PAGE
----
In operation driven shaft 5, which may be driven by any conventional apparatus known in the art (shaft 5 could be, for example, the drive shaft of a motor not shown), is rotated in the direction shown by arrow 35 a predetermined distance in order to advance ribbon 27 in the direction shown by arrow 37. As ink ribbon take-up spool 3 is rotated by driven shaft 5, ribbon 27 is pulled in the direction shown by arrow 37. This movement causes an increase in ink ribbon tension, which causes leg 25 of ribbon tension spring 21 to pivot clockwise around post 39 toward pawl projection 19. Leaving a predetermined distance between leg 25 and pawl projection 19 provides a stored spring energy function which will maintain constant tension on the ribbon in the event the printing action or relative movement between the ribbon cartridge and printer mounted ribbon guides (not shown) should cause ribbon to be pulled off the supply spool 7 in addition to that demanded by movement of the take-up spool 3. Once the tension in the ink ribbon 27 reaches a level high enough, leg 25 is forced into contact with pawl projection 19 as seen in FIG. 1B. As ribbon tension increases further, leg 25 pushes pawl 13 counterclockwise around pin 15, against the action of leg 23, raising locking pawl projection 17 out of contact with ratchet teeth 9, releasing ink ribbon supply spool 7 for movement in the direction shown by arrow 41. As ink ribbon supply spool 7 moves in the direction shown by arrow 41, ribbon tension decreases allowing leg 25 to move away from pawl projection 19 allowing leg 23 to force the locking pawl projection 17 into contact with ratchet teeth 9, again locking ink ribbon supply spool 7 against further movement.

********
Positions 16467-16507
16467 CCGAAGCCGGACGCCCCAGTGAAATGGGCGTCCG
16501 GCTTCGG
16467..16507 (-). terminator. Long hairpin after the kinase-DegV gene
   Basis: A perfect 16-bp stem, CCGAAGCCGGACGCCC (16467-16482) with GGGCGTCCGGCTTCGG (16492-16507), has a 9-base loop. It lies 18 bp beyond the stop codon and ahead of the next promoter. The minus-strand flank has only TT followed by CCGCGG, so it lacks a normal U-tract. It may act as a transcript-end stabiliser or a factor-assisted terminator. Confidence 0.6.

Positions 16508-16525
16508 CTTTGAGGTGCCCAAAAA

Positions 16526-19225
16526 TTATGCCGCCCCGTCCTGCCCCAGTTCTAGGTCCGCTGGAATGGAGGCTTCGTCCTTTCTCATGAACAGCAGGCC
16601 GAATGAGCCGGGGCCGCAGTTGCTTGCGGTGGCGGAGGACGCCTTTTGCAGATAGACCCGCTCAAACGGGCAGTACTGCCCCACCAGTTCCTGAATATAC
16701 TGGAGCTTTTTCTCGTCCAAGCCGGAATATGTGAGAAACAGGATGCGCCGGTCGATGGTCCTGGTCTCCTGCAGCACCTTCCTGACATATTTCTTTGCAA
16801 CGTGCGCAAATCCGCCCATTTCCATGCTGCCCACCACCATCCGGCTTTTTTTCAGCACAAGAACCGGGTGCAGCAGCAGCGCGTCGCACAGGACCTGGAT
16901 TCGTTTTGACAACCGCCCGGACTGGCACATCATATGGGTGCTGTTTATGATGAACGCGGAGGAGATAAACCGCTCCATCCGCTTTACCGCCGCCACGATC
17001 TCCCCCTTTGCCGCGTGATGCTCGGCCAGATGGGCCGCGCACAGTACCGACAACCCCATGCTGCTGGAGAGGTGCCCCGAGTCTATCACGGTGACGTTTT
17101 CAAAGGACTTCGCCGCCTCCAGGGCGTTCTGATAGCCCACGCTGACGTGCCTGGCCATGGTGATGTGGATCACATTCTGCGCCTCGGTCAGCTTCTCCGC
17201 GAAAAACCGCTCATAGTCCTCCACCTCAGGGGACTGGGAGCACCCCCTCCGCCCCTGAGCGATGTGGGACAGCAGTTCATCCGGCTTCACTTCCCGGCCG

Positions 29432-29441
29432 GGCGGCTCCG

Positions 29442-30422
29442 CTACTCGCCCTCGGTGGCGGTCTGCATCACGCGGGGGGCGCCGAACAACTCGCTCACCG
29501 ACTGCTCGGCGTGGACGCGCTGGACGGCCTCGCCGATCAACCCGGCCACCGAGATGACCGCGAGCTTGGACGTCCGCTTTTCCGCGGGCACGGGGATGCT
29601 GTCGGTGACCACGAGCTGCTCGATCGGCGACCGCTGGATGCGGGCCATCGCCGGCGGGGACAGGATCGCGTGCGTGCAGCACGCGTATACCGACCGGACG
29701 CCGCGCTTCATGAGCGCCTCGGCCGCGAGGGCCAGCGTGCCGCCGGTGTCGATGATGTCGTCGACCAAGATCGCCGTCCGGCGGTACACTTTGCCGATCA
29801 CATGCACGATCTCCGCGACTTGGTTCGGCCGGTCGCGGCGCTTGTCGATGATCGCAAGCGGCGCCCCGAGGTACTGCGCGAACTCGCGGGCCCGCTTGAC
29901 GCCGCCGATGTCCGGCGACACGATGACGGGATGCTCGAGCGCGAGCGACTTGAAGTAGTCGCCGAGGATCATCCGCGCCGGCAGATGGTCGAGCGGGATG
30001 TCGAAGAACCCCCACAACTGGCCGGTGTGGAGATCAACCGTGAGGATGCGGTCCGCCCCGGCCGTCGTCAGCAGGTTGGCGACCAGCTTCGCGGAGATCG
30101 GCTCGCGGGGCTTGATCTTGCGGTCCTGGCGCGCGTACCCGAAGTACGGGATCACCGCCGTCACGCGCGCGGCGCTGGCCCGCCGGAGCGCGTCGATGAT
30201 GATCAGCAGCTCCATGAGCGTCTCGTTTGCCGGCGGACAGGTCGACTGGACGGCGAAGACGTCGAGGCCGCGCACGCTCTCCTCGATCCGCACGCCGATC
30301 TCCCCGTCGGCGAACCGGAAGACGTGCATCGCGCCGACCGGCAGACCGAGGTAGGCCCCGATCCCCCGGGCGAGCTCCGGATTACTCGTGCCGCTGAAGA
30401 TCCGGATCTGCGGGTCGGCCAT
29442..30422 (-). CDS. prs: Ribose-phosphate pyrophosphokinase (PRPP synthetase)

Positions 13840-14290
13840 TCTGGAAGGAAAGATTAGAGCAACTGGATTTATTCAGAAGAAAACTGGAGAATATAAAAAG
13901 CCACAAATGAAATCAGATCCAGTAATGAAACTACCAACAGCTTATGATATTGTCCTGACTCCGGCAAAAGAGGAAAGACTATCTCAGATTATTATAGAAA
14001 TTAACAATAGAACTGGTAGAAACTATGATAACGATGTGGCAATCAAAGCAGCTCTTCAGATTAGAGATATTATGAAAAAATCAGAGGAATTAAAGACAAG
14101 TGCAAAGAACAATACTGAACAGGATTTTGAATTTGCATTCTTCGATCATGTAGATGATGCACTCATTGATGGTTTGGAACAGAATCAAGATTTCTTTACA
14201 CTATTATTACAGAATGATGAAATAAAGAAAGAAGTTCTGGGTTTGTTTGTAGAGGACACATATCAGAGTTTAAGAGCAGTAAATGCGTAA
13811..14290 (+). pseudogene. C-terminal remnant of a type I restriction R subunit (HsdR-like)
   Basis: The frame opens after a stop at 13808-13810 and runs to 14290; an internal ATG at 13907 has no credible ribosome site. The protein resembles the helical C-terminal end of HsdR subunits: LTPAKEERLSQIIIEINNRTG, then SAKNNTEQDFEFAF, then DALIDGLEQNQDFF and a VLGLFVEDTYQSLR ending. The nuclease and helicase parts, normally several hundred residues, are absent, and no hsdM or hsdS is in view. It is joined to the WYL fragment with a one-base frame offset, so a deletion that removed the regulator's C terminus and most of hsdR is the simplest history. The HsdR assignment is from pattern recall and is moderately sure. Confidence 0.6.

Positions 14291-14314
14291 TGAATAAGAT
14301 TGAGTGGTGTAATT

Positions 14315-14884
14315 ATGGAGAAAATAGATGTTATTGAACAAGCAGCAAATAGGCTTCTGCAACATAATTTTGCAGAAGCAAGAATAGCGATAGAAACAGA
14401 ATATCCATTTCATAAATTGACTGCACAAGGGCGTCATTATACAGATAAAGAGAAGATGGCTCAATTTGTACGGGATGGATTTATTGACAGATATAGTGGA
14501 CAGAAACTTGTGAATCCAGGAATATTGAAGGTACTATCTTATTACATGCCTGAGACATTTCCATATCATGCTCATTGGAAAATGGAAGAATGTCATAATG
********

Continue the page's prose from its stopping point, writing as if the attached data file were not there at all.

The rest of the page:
The ribbon tension spring 21 of this invention is very simple, easy to manufacture and provides a ribbon cartridge which is inexpensive and easy to assemble. Further, the ribbon tension spring 21 provides a positive lock so that when ink ribbon cartridge 1 is removed from a printer mechanism, the ribbon 27 will not unravel from the ink ribbon supply spool. The ribbon tension spring 21 of this invention, although made as a single unit, provides all of the functions of prior art devices utilizing several members. A preferred ribbon tension spring 21 is made of a single band of 0.003 inch type 301 stainless steel having a total length of about two inches and a width of about 0.3 inch.